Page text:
Just what exactly is a “functional ovarian cyst”? Without getting too medical it is a sac that forms on the surface area of a woman’s ovary during ovulation. The reason it is called functional is because it actually holds a maturing egg!
Most of the time the developed sac will go away after the egg is released. In the event that an egg is not released, or if the sac happen to closes up after the egg is released, the sac can swell up with watery-like liquid. In this type of scenario, you would also have some semi-solid and/or cellular debris within this sac.
It is important to note that the functional ovarian cysts are different than ovarian growths that have been cited in other afflictions such as cancer.
In most instances functional ovarian cysts are harmless. It has been shown that they usually do not trigger any symptoms and they go away without treatment. If the functional ovarian cyst becomes large, it may rupture, or become twisted and even bleed. In this kind of situation a moderate level of sharp pain may quite possibly accompany those symptoms.
There has been a tremendous amount of medical research into what brings on functional ovarian cysts.
Here are 2 possible reasons of what causes the functional ovarian cyst.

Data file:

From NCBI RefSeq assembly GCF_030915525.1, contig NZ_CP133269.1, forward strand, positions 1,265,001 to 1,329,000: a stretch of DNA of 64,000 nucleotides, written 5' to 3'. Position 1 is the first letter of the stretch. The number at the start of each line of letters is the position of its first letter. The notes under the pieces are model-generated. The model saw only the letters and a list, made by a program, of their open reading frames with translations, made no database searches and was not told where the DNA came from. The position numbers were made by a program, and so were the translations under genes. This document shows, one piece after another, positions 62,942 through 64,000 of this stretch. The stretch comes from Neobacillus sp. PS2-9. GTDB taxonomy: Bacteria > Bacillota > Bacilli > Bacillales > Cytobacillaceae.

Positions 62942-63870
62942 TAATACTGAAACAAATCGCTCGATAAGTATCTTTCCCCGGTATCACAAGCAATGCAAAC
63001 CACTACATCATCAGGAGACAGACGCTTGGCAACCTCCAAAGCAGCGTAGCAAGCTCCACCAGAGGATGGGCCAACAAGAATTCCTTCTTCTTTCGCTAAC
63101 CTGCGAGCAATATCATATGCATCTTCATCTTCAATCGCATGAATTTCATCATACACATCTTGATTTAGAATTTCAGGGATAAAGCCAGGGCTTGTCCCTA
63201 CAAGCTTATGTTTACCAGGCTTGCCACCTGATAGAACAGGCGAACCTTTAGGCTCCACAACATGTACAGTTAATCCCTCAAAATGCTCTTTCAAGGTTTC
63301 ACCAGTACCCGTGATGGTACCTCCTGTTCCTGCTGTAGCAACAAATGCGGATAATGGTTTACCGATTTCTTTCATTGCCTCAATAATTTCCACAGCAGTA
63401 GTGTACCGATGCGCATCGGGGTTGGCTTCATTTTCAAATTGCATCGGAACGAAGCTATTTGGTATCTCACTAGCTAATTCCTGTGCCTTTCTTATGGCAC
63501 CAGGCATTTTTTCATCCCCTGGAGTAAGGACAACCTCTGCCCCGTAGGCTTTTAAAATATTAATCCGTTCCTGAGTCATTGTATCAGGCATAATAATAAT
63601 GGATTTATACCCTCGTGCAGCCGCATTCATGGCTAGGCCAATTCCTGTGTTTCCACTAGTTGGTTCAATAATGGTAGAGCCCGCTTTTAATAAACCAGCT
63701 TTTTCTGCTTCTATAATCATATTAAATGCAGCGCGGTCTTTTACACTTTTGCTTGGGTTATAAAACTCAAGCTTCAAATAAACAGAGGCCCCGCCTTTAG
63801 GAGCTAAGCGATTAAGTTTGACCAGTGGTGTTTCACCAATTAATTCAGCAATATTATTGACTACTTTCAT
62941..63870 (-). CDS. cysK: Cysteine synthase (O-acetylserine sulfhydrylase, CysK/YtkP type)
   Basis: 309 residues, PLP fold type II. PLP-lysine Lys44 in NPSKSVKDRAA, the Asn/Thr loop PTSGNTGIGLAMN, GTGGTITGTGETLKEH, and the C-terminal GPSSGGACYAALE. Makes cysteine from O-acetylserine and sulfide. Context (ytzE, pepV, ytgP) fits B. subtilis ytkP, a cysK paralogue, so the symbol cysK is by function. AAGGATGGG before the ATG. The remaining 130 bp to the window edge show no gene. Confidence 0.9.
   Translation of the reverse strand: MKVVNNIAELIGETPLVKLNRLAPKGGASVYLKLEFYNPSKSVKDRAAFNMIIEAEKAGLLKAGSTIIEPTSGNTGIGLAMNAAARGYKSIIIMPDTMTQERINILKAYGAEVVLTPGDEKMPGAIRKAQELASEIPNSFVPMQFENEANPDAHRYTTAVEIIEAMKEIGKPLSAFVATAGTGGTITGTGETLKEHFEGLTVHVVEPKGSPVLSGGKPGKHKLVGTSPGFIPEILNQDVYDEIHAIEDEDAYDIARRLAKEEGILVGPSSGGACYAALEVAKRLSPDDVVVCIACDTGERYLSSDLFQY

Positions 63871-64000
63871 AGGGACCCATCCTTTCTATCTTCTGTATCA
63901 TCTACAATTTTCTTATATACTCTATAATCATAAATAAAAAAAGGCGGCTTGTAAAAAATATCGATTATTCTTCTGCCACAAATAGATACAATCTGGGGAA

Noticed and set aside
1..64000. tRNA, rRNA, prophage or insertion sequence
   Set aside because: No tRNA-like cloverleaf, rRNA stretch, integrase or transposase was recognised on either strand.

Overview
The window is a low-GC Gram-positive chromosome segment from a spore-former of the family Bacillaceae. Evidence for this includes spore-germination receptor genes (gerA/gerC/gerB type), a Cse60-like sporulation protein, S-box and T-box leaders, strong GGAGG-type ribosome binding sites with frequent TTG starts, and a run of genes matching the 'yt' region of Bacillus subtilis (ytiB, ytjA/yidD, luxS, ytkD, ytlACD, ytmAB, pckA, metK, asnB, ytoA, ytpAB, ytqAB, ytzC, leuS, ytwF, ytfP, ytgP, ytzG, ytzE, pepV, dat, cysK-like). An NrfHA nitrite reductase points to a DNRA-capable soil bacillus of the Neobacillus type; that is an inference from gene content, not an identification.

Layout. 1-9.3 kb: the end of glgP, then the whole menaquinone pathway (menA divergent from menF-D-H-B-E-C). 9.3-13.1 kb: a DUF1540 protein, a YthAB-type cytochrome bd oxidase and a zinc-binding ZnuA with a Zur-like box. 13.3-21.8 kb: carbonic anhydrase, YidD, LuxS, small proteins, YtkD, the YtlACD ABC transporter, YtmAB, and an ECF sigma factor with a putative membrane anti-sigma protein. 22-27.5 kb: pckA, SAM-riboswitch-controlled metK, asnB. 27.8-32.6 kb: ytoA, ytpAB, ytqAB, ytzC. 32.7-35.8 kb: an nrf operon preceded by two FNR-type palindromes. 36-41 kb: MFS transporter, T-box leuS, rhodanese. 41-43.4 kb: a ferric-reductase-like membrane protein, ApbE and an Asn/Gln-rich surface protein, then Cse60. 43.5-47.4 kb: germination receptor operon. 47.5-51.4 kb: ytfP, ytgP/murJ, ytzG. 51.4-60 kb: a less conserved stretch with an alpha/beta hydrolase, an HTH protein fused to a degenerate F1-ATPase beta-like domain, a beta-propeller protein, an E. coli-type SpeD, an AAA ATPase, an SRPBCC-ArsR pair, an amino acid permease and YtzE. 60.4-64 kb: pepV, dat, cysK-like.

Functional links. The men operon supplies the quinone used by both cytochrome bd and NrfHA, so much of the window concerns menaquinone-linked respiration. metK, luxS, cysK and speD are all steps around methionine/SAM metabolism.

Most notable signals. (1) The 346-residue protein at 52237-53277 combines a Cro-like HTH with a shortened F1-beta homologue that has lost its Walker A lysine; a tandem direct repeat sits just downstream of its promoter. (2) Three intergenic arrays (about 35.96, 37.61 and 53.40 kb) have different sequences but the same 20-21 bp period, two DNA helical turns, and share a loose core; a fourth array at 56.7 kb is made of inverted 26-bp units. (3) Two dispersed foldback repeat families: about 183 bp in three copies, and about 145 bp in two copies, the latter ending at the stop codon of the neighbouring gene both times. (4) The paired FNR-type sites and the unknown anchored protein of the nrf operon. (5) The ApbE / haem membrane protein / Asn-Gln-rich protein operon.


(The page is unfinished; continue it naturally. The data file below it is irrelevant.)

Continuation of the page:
• A follicular cyst is created when a sac on the ovary fails to release an egg; then, the sac distends with a water-like fluid.
• A luteal cyst develops after the sac releases an egg and then inexplicably begins to reseal itself and fills with a semi-water-like liquid.
If you’ve noticed, different types of cyst formations. The follicular cyst and the luteal cyst are primary effect of if the egg travelled out of the sac or not.
Here is a brief and by no means a comprehensive list of symptoms.
We should keep in mind that most ovarian cysts do not cause any symptoms. As a rule, the larger the cyst has become, the more likely that it will cause symptoms and problems during its development.
Here is an abbreviated list of symptoms:
• Pain and/or aching within your lower belly area, usually, in the mid part of your menstrual cycle.
• Noticeable delay in the start of your menstrual cycle that could be an indicator. The more predictably regular that you are, it is easier to see the delay as a real symptom.
• If you have vaginal bleeding when it is not time for your menstrual cycle.
Here are a couple of signs of a of pain that will usually be severe. Often times, it is couple with nausea and vomiting, which is a possible sign of a “twisted cyst”
• The start of pain during sexual activity or shortly thereafter; which is possibly an indication of a ruptured cyst.
With the majority of women functional ovarian cysts go away without treatment. Depending upon your case your doctor could recommend using heat and medicine to relieve minor pain. If it is a larger cyst that has been bleeding or causes severe pain, you may end up having surgery to remove it.
Truth be told - regular annual pelvic examination is your best move for having your gynecologist diagnosing potential problems before they actually occur.
Something to keep close to heart: Learn and know your body! Many times, being aware of your own body is your move effective early warning detection system.